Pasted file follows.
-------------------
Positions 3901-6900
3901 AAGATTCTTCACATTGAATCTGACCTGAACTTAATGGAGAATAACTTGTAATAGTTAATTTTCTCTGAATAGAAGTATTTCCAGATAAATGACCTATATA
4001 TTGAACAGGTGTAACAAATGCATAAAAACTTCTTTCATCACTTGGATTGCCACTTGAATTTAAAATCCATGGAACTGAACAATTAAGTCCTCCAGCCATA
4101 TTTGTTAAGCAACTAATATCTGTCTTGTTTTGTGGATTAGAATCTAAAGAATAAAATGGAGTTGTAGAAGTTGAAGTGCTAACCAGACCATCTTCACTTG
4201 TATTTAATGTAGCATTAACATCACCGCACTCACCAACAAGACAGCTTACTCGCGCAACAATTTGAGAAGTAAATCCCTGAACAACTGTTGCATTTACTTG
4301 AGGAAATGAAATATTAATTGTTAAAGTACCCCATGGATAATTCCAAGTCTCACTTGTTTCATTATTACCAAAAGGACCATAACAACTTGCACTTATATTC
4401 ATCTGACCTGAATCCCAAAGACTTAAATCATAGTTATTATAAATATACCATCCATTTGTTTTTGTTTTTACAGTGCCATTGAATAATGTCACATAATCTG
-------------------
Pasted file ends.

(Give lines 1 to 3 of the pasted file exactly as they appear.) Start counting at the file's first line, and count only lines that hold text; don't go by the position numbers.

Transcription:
Positions 3901-6900
3901 AAGATTCTTCACATTGAATCTGACCTGAACTTAATGGAGAATAACTTGTAATAGTTAATTTTCTCTGAATAGAAGTATTTCCAGATAAATGACCTATATA
4001 TTGAACAGGTGTAACAAATGCATAAAAACTTCTTTCATCACTTGGATTGCCACTTGAATTTAAAATCCATGGAACTGAACAATTAAGTCCTCCAGCCATA